Wall Street Lunch: Office Ordeals


Corporate building facade in windows of glass and steel

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HSBC plans to move its global HQ to a smaller space as office real estate continues to struggle. (0:15) Nearly half of Americans would try weight loss pills. (2:52) Morgan Stanley shakes up its dividend stock poftfolio. (4:20)

This is an abridged transcript of the podcast.

Our top story in today’s session –

Even as the hybrid work model becomes more popular, large office spaces remain vacant, pushing businesses to shift to smaller and less expensive properties.

HSBC (HSBC) is planning to shift its global headquarters from London’s Canary Wharf to much smaller offices in the City of London in 2026. It will cut its worldwide office footprint by about 40%. HSBC, which set up shop in Canary Wharf in 2002, is looking to move into BT’s former headquarters.

The move will likely be a blow to the Canary Wharf hub, which is already saddled with mounting debt and may be forced to sell some assets at a discount to help it deleverage.

Office markets continued to see heightened uncertainty during Q2, according to real estate firm JLL. Global office leasing volumes are down 14% Y/Y. The global vacancy rate rose to a record high of 15.6%.

JLL says “Leasing activity is likely to remain subdued as economic growth slows in major markets through H2 2023. Accelerating return-to-office mandates, upcoming lease expiries, and lower renewal rates will provide additional impetus to demand for new, high-quality space.”

More than 20% of office space has been vacant in the U.S., according to Morgan Stanley. They expect “commercial real estate to underperform on a relative basis in the near-to-intermediate term.”

Now a look at today’s trading –

Among active stocks –

Tyson Foods (TSN) dropped after reporting results that missed estimates. Q3 non-GAAP EPS of $0.15 missed the average analyst estimate by $0.11. Revenue of $13.14B missed by $490M. Adjusted operating income of $179M was down 82% from the prior year.

Sage (SAGE) is plunging nearly 50% after the FDA declined to approve its drug zuranolone for major depressive disorder, citing a lack of efficacy. The company is now considering a workforce reorganization.

Campbell Soup (CPB) announced it would acquire Sovos Brands (SOVO) for $23 per share in cash. The deal is valued at about $2.7 billion.

In other news of note –

Only a tiny fraction of adults in the U.S. are using prescription weight loss drugs, while many more are looking forward to taking them if the meds are proven to be safe and effective. Those are the findings of a new survey by the healthcare policy organization Kaiser Family Foundation.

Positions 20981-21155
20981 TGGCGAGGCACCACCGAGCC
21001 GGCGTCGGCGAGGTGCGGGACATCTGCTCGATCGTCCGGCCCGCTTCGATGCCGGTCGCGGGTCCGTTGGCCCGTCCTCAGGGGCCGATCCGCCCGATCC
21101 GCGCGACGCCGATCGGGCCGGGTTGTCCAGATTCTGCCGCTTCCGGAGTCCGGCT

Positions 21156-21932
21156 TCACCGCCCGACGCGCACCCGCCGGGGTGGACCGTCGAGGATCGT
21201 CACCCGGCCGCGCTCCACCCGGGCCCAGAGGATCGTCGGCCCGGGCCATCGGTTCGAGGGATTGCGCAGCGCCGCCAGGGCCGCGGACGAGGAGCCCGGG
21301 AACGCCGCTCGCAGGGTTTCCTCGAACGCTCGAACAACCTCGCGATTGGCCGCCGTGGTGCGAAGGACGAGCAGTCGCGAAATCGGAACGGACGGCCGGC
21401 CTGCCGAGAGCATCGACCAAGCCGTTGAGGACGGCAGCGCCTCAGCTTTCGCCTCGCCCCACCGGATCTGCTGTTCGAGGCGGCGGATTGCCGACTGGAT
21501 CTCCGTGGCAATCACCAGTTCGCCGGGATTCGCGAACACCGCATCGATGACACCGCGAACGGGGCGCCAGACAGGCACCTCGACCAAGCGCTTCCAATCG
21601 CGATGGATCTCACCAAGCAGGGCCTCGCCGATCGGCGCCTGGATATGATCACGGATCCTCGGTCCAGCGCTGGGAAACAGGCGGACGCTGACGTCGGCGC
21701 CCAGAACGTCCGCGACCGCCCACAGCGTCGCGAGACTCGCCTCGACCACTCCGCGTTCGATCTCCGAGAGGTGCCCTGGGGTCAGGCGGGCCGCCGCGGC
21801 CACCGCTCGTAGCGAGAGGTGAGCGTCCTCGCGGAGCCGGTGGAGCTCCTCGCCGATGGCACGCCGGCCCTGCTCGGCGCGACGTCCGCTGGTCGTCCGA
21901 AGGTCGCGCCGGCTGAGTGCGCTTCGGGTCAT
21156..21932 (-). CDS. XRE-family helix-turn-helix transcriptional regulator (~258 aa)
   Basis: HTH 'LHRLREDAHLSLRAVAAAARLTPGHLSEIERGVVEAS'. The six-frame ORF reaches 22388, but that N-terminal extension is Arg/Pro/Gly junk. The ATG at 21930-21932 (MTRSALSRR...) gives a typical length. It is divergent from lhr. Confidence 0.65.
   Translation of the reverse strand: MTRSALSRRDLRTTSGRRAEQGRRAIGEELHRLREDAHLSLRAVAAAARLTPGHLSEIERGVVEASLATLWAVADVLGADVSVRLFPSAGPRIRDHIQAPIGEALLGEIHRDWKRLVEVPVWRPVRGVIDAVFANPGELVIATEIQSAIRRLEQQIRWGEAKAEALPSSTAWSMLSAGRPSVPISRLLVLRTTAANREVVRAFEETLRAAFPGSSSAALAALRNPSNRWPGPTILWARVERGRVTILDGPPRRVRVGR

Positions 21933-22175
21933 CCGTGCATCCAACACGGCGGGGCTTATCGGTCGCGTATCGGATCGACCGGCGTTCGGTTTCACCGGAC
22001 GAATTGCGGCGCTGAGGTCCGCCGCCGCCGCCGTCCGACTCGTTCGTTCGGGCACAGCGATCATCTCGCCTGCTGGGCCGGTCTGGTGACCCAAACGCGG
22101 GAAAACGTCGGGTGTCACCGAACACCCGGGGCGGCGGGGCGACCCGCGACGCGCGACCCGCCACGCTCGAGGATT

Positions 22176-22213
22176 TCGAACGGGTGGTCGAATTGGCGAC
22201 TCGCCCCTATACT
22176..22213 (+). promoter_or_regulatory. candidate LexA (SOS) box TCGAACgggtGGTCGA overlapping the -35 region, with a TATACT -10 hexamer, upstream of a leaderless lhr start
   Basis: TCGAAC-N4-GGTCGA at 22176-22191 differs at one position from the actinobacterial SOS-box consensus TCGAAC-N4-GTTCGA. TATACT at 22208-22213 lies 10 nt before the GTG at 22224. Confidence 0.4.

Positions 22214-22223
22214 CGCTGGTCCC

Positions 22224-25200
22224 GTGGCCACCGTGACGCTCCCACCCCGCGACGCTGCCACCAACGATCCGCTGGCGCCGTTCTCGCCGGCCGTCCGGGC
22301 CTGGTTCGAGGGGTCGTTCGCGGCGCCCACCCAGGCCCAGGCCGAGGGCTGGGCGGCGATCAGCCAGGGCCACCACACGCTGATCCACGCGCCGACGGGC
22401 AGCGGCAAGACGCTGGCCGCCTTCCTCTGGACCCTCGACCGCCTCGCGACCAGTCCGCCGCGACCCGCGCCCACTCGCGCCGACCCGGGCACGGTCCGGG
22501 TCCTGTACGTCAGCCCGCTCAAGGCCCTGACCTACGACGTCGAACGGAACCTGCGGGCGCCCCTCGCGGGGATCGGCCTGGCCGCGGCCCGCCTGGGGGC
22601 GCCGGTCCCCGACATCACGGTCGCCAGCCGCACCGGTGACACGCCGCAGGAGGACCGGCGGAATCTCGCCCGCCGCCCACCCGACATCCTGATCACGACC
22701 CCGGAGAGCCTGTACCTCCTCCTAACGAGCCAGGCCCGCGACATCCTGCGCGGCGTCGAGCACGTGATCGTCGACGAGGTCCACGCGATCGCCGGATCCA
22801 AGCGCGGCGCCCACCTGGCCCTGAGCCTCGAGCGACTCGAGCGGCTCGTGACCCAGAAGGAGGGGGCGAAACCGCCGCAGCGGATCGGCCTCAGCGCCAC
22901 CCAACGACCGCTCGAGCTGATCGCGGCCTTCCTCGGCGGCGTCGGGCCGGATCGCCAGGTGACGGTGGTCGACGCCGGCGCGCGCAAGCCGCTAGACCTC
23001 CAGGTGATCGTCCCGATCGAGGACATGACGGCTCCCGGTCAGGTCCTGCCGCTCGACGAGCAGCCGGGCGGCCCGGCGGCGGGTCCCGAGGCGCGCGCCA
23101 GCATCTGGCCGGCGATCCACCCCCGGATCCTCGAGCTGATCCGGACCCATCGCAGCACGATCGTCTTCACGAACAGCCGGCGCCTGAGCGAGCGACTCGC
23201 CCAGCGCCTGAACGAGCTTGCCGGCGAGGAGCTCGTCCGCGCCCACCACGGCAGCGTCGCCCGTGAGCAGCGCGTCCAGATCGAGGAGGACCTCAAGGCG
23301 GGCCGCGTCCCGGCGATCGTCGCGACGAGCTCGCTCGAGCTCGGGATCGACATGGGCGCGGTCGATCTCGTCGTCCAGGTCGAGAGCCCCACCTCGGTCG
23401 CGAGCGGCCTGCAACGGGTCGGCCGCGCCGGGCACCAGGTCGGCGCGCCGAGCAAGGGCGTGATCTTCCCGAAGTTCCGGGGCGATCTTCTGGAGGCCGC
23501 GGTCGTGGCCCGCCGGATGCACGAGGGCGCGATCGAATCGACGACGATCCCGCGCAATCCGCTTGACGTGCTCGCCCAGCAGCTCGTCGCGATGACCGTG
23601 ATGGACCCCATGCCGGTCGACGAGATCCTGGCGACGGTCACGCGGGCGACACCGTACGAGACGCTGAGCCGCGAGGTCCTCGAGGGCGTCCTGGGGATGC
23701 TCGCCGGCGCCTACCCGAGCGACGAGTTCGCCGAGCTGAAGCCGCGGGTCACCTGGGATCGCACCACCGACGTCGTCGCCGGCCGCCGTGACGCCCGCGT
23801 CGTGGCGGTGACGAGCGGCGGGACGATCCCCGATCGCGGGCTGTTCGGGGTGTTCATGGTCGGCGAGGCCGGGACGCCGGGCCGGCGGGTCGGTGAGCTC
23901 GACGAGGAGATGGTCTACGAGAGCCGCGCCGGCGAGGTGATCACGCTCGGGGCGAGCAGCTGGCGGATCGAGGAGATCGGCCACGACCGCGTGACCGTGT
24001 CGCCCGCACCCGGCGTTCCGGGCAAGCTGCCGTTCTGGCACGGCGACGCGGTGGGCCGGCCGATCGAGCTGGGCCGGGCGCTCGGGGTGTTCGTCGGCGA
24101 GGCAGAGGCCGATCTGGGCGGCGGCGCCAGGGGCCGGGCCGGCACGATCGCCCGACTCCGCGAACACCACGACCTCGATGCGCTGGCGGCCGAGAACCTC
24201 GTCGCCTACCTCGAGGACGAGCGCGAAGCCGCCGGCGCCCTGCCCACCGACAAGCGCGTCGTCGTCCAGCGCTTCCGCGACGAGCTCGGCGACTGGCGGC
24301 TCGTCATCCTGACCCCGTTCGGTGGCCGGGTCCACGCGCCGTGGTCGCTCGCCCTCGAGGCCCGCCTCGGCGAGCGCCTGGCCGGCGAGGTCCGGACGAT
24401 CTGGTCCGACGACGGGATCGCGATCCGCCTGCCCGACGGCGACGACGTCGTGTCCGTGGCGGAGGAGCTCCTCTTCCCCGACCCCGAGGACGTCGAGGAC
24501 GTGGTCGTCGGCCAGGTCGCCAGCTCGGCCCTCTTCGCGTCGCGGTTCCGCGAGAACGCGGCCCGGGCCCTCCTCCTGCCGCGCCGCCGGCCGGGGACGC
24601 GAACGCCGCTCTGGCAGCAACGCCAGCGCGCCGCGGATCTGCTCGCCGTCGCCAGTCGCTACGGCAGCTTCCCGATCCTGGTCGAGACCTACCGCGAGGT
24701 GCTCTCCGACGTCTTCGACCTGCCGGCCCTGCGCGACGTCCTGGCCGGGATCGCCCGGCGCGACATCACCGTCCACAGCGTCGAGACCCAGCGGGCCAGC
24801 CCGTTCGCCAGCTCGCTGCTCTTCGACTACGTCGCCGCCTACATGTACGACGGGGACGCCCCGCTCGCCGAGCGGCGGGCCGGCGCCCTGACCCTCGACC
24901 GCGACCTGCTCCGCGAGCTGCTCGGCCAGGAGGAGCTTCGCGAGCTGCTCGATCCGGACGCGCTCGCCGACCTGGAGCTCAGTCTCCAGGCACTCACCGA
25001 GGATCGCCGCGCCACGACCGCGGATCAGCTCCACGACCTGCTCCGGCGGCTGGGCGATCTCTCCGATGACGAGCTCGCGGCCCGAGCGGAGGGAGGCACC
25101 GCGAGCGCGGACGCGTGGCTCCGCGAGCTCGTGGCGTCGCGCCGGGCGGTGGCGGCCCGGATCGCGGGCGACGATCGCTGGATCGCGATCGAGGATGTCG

The KFF poll based on more than 1,300 adults shows that only 4% of adults in the U.S. currently use prescription weight loss medications, and 45% are willing to do so if they hear that these treatments are safe and effective.

Pratt & Whitney’s recall of hundreds of jet engines has pushed airlines worldwide to limit some flights and routes to inspect affected aircraft.

RTX (RTX), the parent company of Pratt & Whitney, says 137 engines installed on Airbus (OTCPK:EADSY) (OTCPK:EADSF) narrowbody planes need to be analyzed. The inspections may cost the aerospace and defense company, formerly known as Raytheon, billions of dollars. That’s from the Wall Street Journal.

Spirit Airlines (SAVE) says it would perform inspections on its Airbus a320neo family of planes this fall. More than 40 of the carrier’s fleet of about 200 jets are affected.

In the Wall Street Research Corner –

The Jefferies equity research team revised its growth outlook and says it sees limited upside for the stock market and anticipates that a recession will take hold in Q1 2024.

The team says they “think that a recession is almost inevitable given numerous factors, but have not seen evidence that the economy is starting to lose much momentum.”

Their 2023 GDP forecast now stands at 1.7% (up from 0.5%), while 2024 falls to -0.5% from -0.3%.

“With better economic growth, we also see fewer cuts to fed funds in ’24 and finish the year at 2.38%.”

Morgan Stanley Wealth Management is swapping out a couple of names and boosting weightings in several members of its Dividend Equity Portfolio.

The team is adding CME Group (CME) and Archer-Daniels Midland (ADM).

They view “CME as a strong fit given its capital return priorities.”

“ADM benefits from a strong balance sheet that allows it to allocate 30% of free cash flows towards organic growth initiatives and 70% for capital return or M&A,” which should support continued dividend hikes and share buybacks.

They remove PepsiCo (PEP) due to its premium valuation and Accenture (ACN) to reflect a more cautious view of IT Services and Consulting.



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